Much before the Constitution (85th Amendment Act, 2001) and a decision of central government to withdraw the memorandum of January 30, 1997, J&K government withdrew SRO-186 of 1997 by virtue of SRO-110 of 2000.
With all these Apex Court judgments and amendments by the Parliament, now arises the question: Whether all these amendments which state was implementing and subsequently amending the rules were applicable to the State of J&K or not.
Part III of the Constitution of India containing the fundamental rights, including 16(4), is applicable to J&K. However, all the constitutional provisions have no applicability except those as made applicable by Presidential Order 1954 and other Presidential orders through the window of Article 370. Accordingly the 77th Constitutional amendment in terms of article 16 (4A) is not ipso-facto applicable to J&K.
Furthermore, Constitution (85th Amendment Act), brought by the Parliament to provide for reservation in promotion with consequential seniority by modifying clause (4A) of Article 16 of the Constitution of India is also not applicable to J&K.
As per this the law declared by the apex court, J&K is governed by the law that “the accelerated promotion on roster point does not give accelerated seniority to such promote.” So ‘Catch-Up rule’ is in vogue. The SRO-110 issued in 2000 was deleted.
Officials dealing with these matters in Civil Secretariat are of the opinion that ‘Catch-Up rule’ is in no way helping the general category candidates. Offering an instance, a deputy secretary rank officer told Kashmir Life that the system in vogue is bizarre. Considering 10 JEs – A to J, he said if there are three posts vacant for next level (AE), as per roster, A and B who are general category candidates will be elevated beside J, a category candidate, as the third one. J thus supersedes his seven seniors.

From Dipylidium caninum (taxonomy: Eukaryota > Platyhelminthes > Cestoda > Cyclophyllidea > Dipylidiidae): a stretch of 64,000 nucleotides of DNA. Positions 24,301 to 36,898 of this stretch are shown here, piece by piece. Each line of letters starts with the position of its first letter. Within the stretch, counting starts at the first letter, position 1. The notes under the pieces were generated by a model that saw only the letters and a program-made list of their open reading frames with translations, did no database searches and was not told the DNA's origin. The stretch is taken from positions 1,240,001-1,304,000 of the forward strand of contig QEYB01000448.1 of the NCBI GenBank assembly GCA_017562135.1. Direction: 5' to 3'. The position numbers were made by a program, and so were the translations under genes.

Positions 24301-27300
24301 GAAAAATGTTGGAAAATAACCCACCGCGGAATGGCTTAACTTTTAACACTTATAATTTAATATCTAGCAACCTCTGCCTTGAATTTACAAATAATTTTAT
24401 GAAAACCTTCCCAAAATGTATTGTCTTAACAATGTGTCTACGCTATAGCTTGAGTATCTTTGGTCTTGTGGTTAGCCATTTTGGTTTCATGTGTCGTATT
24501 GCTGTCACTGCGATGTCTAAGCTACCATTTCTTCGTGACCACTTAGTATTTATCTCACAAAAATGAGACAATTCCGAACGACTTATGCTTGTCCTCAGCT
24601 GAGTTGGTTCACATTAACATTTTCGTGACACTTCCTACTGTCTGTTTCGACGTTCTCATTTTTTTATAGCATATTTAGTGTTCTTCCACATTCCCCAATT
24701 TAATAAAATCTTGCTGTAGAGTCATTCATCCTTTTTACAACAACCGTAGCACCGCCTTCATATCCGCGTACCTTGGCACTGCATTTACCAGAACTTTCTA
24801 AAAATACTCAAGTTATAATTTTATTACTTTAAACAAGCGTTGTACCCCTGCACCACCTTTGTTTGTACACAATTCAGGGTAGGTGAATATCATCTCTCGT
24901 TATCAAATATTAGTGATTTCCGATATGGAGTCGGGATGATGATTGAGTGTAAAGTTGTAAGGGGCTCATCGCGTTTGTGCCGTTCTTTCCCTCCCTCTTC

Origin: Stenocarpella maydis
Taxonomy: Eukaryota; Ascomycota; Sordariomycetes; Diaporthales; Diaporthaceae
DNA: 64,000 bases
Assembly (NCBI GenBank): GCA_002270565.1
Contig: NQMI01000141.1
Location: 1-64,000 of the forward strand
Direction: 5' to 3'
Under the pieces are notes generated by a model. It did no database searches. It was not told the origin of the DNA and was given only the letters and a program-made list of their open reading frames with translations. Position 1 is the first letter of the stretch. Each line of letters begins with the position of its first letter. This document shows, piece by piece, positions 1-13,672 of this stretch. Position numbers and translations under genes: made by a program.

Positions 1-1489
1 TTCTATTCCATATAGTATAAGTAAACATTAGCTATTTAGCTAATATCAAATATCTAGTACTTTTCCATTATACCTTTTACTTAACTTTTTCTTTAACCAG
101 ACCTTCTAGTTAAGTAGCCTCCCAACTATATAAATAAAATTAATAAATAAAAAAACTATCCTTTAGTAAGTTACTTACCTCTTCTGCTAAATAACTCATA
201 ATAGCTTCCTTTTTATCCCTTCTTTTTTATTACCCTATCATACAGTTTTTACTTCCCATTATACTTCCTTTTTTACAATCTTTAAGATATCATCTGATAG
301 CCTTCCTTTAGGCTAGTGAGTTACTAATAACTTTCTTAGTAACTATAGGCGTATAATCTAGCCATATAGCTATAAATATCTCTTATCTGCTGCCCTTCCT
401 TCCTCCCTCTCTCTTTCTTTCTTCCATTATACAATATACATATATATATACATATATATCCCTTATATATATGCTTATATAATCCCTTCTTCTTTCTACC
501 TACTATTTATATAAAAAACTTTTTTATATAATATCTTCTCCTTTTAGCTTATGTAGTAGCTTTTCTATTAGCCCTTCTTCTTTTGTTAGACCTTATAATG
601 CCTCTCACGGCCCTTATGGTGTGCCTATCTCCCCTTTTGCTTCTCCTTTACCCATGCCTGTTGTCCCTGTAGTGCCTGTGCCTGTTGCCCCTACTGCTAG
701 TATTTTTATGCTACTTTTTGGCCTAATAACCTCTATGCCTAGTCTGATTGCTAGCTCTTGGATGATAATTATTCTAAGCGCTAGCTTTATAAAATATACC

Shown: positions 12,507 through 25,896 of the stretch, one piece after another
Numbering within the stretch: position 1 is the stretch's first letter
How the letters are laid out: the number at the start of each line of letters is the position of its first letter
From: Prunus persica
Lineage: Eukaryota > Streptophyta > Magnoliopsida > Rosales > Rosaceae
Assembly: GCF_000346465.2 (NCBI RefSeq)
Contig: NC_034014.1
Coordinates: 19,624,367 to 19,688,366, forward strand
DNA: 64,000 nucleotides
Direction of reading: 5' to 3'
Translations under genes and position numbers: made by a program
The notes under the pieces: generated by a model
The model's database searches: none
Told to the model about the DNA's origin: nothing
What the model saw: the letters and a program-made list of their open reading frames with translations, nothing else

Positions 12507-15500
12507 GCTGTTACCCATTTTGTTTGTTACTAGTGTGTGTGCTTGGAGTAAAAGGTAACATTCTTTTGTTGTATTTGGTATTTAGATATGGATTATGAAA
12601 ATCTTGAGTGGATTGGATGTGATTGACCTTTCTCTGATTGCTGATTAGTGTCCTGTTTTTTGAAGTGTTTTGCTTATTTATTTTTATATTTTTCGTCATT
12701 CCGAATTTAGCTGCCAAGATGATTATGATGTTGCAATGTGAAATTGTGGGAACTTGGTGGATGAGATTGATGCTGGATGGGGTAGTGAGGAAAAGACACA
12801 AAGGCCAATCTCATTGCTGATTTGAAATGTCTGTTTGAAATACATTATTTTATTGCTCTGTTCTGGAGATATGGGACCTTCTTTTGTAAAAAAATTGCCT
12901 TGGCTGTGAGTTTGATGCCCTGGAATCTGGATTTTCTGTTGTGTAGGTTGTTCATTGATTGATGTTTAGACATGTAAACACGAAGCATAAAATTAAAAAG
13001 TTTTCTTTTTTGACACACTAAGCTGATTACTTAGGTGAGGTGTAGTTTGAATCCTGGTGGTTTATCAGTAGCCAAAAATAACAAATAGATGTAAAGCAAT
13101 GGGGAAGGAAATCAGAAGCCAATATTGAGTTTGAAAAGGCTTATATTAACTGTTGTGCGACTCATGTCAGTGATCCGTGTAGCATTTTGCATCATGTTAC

‘Catch Up rule’ says that in this grade J should be placed as per his level when other seniors are promoted. But that never happens. Till the point the remaining seven are elevated, J is already an AEE. So in this way, they never come in the same grade where ‘Catch-Up rule would be implemented.’
It is mentioned in one of the recommendations of the committee formed under the chairmanship of advocate general and comprising secretaries of various departments in June 2013 that “category promote will not have any seniority benefits unless reserved category candidates are not promoted to much higher cadre earlier than the promotion of general category candidate.”